Yes, the title appropriately captures the essence of the story. It highlights the plight of a little child who is lost in a fair and it captures the emotions that the child goes through on being separated from his parents. It shows how the child who a moment ago is excited at the sights and sounds of the fair suddenly loses interest in all these sights once he realises that he is lost.
The Lost Child Extra Questions and Answers Long Answer Type
Describe in detail all the attractions that the child is drawn to till he gets lost in the fair.
Right till the time he loses his parents, the child is attracted to it. several things that he sees on his way. At first it is the toys being sold at the wayside shops. Then he is attracted to the dragonflies in the mustard field. Next he is drawn to the worms and insects on the footpath and the shower of flower petals and the cooing of the pigeons. On reaching the fair he is first tempted by the goodies being sold by the sweetmeat seller and then by the colourful balloons of the balloon-seller. Next he is drawn by the sound of the snake charmer and finally he is mesmerized by the roundabout with children and adults enjoying the rides.
Do you consider the child’s behaviour as depicted in the story normal? Give reasons for your answer.
Yes, the child’s behaviour was normal. The story very clearly depicts the behaviour of a young child who is attracted by everything he sees around him. The child is not only attracted to toys and sweets but also fascinated by the natural wonders of the world like dragonflies, pigeons, flowers and snakes.
This is a reflection of the universal phenomenon of a child’s attraction and fascination with the natural world. As mentioned in the story the child is both ‘repelled and fascinated’ by the colourful world around him which is normal for any young child. The crowds and noise repel a child while the colourful world and the sights of the fair fascinate him.
The story describes certain attractions which may not be so attractive to a modern child. Can you pick up some of them from the story – ‘The Lost Child’.
A modem city child has very little interaction with nature on a daily basis, unlike the lost child. They have very little possibility of being allowed to run wild in a yellow mustard field or being interested in doing so. Technology has taken away a lot of their time and hence he or she does not have the time to run after dragonflies or butterflies or simply rejoice under the rain of flower petals from a gulmohur tree.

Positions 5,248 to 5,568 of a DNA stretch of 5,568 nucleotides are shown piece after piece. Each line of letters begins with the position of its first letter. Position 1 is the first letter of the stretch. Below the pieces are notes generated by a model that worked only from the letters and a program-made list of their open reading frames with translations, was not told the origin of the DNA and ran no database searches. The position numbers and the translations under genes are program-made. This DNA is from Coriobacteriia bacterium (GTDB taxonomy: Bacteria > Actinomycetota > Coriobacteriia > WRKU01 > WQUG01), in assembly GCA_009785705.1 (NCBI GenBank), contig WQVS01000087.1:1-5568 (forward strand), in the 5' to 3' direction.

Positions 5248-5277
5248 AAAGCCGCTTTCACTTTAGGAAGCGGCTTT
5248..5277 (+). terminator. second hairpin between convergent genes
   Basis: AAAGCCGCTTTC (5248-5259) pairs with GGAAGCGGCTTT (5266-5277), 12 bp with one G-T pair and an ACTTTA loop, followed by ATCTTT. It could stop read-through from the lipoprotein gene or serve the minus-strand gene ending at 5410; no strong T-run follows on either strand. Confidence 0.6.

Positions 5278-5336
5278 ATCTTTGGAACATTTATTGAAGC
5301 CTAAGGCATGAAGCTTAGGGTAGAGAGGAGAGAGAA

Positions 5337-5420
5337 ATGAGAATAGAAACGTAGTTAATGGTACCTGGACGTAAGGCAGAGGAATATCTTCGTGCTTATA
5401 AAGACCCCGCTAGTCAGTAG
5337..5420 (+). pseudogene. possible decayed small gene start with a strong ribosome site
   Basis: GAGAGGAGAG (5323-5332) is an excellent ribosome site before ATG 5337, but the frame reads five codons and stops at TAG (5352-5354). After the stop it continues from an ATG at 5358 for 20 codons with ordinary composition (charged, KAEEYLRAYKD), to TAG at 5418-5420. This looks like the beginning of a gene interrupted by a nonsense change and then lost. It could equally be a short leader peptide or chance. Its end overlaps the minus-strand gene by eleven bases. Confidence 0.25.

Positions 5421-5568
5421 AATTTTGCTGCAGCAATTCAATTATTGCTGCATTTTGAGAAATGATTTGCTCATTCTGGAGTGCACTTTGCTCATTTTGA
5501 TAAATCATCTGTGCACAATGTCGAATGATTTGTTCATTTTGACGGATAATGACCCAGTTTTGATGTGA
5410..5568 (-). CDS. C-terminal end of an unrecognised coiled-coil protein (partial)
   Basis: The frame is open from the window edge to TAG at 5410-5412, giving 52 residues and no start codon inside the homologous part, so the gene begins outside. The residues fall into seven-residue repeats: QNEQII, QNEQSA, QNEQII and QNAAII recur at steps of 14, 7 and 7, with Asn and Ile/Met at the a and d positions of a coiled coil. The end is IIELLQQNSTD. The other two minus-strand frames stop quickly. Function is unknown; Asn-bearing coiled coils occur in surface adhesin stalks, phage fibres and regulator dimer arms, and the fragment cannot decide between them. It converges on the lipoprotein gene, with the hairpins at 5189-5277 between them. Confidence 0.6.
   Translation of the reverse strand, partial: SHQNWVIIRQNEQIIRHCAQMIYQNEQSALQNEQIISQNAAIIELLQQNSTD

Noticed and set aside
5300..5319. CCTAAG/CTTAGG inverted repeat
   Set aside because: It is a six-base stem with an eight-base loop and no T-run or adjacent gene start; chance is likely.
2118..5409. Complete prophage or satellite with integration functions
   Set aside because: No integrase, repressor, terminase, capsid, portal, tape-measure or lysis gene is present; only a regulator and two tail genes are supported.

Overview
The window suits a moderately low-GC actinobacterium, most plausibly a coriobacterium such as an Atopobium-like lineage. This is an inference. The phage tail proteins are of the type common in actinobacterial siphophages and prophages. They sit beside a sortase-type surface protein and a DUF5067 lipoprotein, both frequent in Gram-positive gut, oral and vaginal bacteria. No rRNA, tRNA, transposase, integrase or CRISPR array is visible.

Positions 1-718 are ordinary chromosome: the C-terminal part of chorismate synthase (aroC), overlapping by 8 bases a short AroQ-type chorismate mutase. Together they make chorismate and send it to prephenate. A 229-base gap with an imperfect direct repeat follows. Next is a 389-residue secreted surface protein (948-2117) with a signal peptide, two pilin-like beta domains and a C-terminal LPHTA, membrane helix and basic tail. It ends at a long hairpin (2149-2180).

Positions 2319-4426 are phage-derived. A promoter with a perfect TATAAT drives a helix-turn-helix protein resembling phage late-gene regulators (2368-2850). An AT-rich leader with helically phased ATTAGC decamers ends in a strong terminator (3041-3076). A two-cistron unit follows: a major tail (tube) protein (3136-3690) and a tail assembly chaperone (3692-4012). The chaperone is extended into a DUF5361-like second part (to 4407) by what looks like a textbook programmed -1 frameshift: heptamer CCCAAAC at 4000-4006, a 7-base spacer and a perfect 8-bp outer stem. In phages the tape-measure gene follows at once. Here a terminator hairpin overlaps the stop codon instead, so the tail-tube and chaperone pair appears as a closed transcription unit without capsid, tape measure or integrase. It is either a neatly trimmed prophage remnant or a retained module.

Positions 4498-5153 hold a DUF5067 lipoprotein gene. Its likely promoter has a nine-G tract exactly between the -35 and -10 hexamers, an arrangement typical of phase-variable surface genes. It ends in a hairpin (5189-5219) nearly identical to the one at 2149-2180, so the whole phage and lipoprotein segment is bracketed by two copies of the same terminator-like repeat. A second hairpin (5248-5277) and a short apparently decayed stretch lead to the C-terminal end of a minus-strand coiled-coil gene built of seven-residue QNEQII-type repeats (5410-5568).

With their exposure to amusement parks and water parks with mechanised rides and an artificially created ambience, they would probably not even feel comfortable in natural surroundings. However if the child is allowed free rein to interact with nature he/she would probably find the natural affinity that a human being has for nature and behave in the same manner as the lost child in the story.
Describe the character of the child as depicted in the story.
The child is very young, innocent and full of joy and energy. He finds everything around him exciting and fascinating, whether a dragonfly or toy displayed in a toy shop. Like any child he is easily distracted and his desires and interests keep on changing from sweetmeats to balloons to rides. He is not used to large crowds and is ‘repelled and fascinated’ by them.
His whole world revolves around his parents and he is deeply affected at his separation from them. He is obedient and disciplined and does not throw a tantrum to get his object of desire. He fears his father and approaches his mother whenever he is tempted by any of the objects he sees during his journey to the fair and at the fair itself.
How does the child in the story lose himself? How far is he responsible for his predicament?
The child is wholly responsible for his predicament because at every stage we find him wandering off after one attraction or the other inspite of repeated instructions from his mother not to do so. Initially we find him staring down in front of the wayside toy shops. Next he wanders off into the mustard fields, chasing dragonflies. Then he slows down to admire the insects and worms that line the footpath.
After that he gets distracted by the rain of flower petals and the cooing of the doves and has to be pulled back to the main road by his mother. On entering the fair he again slows down in front of the sweetmeat seller, the flower seller, the snake charmer and the roundabout before realising that he is completely on his own.